The “new woke mob” is ruining everything and if you are a business owner or marketer, it’s time to take a stand.
I’m going to dig into a topic today that is very controversial, and I will leave you with essential tips on how to thrive when the cancel culture woke mob comes for your business. If you find yourself easily frightened, offended, or even “newly woke,” then stop reading before you go any further.
If you need to run to a “safe space,” I’m fine with it, just stay out of my way.
During a recent 13-day period I attended game 5 of the World Series — the Houston Astros vs. Washington Nationals (October 27) and the biggest college football game of the year, #2 Alabama vs. #1 LSU (November 9).
Unfortunately, I saw both of my teams (Nationals and Alabama) lose.
But that is not the point!
The controversy I’m covering today involves President Donald Trump’s attendance at both games and what I saw from two VERY different crowds. How does this pertain to marketing? Trust me, you’ll learn what to do if the woke mob comes for your business. And how to hold the line while staying authentic to your purpose …
Ready to dig into this story?
Let’s start with the positive — the Alabama/LSU game played in Tuscaloosa, AL. To be fair, it was a very pro-Trump crowd. But regardless of your political affiliation it was pretty cool hearing 101,000+ fans chanting “USA!” to honor the president’s visit on Veterans Day weekend. And, on top of that, the Trump fans I witnessed were incredibly polite and respectful to those in the crowd who might not have been Trump supporters.
It was a non-political moment that made me proud to be an American — and I would be writing the exact same thing had President Obama or Clinton been in attendance.
So that was the good side of America. Now let’s discuss the ugly side of America.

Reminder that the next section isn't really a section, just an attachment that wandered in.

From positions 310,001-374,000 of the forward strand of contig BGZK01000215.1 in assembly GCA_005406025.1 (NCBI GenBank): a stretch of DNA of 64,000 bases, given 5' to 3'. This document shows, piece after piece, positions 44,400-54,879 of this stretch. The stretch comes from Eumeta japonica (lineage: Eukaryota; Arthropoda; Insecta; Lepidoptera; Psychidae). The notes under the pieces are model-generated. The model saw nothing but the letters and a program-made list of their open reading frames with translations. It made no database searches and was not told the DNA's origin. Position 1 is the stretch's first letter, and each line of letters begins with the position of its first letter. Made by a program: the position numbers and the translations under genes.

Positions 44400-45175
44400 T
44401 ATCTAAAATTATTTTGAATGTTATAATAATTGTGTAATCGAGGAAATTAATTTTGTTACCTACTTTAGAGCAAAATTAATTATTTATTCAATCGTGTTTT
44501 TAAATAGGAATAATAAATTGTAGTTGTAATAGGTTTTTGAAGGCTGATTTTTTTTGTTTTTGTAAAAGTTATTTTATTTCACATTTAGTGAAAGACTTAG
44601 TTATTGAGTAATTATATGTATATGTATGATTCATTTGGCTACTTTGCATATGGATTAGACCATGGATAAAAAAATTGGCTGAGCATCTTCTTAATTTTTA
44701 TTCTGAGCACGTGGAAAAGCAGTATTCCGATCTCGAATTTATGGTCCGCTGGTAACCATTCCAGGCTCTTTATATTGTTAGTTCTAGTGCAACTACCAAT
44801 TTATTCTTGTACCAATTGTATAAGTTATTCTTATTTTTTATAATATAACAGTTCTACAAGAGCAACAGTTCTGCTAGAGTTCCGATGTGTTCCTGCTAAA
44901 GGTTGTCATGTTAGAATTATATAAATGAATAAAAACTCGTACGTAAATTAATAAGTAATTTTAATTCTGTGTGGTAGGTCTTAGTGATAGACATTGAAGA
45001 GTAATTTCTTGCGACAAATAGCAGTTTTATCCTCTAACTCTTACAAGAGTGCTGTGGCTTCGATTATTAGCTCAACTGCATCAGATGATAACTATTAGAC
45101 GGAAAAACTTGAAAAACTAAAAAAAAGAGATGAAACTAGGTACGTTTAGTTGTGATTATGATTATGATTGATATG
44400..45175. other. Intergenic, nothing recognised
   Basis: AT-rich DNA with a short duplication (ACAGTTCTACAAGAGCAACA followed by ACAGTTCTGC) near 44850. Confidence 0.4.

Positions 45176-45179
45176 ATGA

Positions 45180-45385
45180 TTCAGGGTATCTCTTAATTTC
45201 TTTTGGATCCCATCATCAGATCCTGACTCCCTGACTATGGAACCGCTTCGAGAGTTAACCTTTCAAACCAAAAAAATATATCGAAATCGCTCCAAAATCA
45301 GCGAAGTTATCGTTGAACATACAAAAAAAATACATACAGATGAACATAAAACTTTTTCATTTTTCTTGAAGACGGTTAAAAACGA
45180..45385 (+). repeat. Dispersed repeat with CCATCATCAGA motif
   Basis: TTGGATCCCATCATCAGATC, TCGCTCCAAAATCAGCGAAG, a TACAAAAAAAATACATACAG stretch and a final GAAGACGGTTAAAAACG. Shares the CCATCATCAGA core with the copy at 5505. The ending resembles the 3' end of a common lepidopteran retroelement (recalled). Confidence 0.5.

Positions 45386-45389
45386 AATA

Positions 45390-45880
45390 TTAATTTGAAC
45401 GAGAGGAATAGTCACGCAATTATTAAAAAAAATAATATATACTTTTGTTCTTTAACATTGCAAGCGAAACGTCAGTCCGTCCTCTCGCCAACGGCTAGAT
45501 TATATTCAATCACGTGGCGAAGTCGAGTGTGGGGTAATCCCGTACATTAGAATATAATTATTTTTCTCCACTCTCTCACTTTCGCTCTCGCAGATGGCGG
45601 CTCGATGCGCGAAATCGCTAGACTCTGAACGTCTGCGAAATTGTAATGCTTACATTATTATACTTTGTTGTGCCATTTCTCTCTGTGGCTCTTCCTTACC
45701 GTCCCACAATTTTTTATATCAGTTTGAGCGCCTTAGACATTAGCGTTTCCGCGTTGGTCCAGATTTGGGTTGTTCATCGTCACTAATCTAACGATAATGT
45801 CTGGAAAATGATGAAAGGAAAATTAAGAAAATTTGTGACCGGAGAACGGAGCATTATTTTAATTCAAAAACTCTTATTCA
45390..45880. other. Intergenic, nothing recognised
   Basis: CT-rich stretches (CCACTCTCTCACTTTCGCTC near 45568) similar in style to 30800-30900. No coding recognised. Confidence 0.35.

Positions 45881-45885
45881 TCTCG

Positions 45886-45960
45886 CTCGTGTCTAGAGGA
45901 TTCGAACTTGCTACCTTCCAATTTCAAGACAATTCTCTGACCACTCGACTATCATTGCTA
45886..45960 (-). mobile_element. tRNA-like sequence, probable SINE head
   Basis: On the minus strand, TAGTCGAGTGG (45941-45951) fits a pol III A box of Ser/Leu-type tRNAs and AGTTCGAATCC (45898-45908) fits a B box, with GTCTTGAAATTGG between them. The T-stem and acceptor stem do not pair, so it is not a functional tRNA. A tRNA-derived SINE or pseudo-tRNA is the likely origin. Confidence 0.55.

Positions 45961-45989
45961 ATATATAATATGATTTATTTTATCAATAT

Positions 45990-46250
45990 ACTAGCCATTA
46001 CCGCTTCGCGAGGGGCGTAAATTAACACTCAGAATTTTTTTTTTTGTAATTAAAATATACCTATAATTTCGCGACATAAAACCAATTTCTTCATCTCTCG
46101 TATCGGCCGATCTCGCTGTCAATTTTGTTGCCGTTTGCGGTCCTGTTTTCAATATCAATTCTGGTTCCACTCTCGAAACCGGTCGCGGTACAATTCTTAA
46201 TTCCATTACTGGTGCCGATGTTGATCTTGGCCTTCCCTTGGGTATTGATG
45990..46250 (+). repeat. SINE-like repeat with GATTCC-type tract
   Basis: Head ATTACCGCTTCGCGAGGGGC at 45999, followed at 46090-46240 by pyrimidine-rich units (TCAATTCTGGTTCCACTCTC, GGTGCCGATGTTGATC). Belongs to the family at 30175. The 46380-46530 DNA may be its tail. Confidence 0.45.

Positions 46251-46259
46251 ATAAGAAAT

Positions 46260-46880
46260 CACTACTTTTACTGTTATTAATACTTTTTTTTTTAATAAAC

The hullabaloo involved President Trump’s attendance at the World Series game in Washington, D.C. on October 26.
I saw the worst in America at this game.
A little background first: Presidents attending baseball games in D.C., even a World Series game, is a tradition. It is NOT political!
In 2005 I saw President George W. Bush throw out the first pitch at the first Washington Nationals game. The crowd cheered for him even though 90% of the game’s attendees didn’t vote for him. Back then, they were respectful of the “office.”
So, what happened at the World Series?
First off, President Trump didn’t just attend with his wife, he invited wounded veterans to join him. Again, this wasn’t a political event — it was a celebration of baseball.
But that didn’t matter to the left-leaning fans in attendance. They booed the president relentlessly and even went one disgusting step further — chanting, “Lock him up!” (this included the fans sitting next to me).
I understand a similar chant has happened at Trump political rallies (not condoning that either) and that a large swath of Americans are not happy with the president and his policies. I understand these American’s feelings are visceral. They have that right, and they are entitled to their opinion.
But … at a baseball game?
The World Series should be a place that unites us as a community and a country. You don’t have to cheer for the president, but people should respect the office of the presidency.
Oh, but it gets worse!
A few days after the Nationals won the World Series, the team was invited to the White House to meet with the president.
Championship sports teams have visited the White House since the Washington Senators won the World Series in 1924. This is not a partisan visit, it’s a celebratory moment.
But the “woke” angry social media mobsters weren’t going to stand for this enduring tradition. And neither did Washington Nationals pitcher Sean Doolittle, who joined the protest party stating he wouldn’t attend the White House visit. You can read my tweetstorm about Doolittle here.